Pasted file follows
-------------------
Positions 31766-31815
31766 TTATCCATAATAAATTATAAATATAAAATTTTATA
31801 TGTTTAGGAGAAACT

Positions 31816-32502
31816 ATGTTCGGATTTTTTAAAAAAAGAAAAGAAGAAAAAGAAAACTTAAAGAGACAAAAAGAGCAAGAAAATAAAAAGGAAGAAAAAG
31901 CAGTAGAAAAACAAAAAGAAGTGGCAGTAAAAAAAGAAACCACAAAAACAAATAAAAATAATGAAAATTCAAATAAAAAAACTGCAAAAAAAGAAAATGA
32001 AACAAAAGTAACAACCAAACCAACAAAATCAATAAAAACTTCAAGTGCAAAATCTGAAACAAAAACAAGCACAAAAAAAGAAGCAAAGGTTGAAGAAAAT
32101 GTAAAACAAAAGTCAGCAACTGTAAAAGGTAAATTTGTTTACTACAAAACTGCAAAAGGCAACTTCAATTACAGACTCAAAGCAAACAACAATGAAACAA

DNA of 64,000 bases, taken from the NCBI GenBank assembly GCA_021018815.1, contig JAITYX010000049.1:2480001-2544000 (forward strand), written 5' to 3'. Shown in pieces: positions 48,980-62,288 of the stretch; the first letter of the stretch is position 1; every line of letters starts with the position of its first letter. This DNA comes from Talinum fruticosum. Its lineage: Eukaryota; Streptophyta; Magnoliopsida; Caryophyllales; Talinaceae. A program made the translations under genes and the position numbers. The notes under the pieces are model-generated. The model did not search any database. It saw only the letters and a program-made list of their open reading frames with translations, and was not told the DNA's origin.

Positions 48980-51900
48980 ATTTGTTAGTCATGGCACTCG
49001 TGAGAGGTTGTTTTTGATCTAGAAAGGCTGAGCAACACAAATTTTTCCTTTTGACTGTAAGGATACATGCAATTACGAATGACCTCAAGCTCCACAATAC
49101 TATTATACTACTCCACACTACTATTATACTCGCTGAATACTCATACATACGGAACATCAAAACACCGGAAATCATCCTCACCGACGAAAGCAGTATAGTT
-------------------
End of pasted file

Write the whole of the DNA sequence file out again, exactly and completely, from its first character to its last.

Positions 31766-31815
31766 TTATCCATAATAAATTATAAATATAAAATTTTATA
31801 TGTTTAGGAGAAACT

Positions 31816-32502
31816 ATGTTCGGATTTTTTAAAAAAAGAAAAGAAGAAAAAGAAAACTTAAAGAGACAAAAAGAGCAAGAAAATAAAAAGGAAGAAAAAG
31901 CAGTAGAAAAACAAAAAGAAGTGGCAGTAAAAAAAGAAACCACAAAAACAAATAAAAATAATGAAAATTCAAATAAAAAAACTGCAAAAAAAGAAAATGA
32001 AACAAAAGTAACAACCAAACCAACAAAATCAATAAAAACTTCAAGTGCAAAATCTGAAACAAAAACAAGCACAAAAAAAGAAGCAAAGGTTGAAGAAAAT
32101 GTAAAACAAAAGTCAGCAACTGTAAAAGGTAAATTTGTTTACTACAAAACTGCAAAAGGCAACTTCAATTACAGACTCAAAGCAAACAACAATGAAACAA

DNA of 64,000 bases, taken from the NCBI GenBank assembly GCA_021018815.1, contig JAITYX010000049.1:2480001-2544000 (forward strand), written 5' to 3'. Shown in pieces: positions 48,980-62,288 of the stretch; the first letter of the stretch is position 1; every line of letters starts with the position of its first letter. This DNA comes from Talinum fruticosum. Its lineage: Eukaryota; Streptophyta; Magnoliopsida; Caryophyllales; Talinaceae. A program made the translations under genes and the position numbers. The notes under the pieces are model-generated. The model did not search any database. It saw only the letters and a program-made list of their open reading frames with translations, and was not told the DNA's origin.

Positions 48980-51900
48980 ATTTGTTAGTCATGGCACTCG
49001 TGAGAGGTTGTTTTTGATCTAGAAAGGCTGAGCAACACAAATTTTTCCTTTTGACTGTAAGGATACATGCAATTACGAATGACCTCAAGCTCCACAATAC
49101 TATTATACTACTCCACACTACTATTATACTCGCTGAATACTCATACATACGGAACATCAAAACACCGGAAATCATCCTCACCGACGAAAGCAGTATAGTT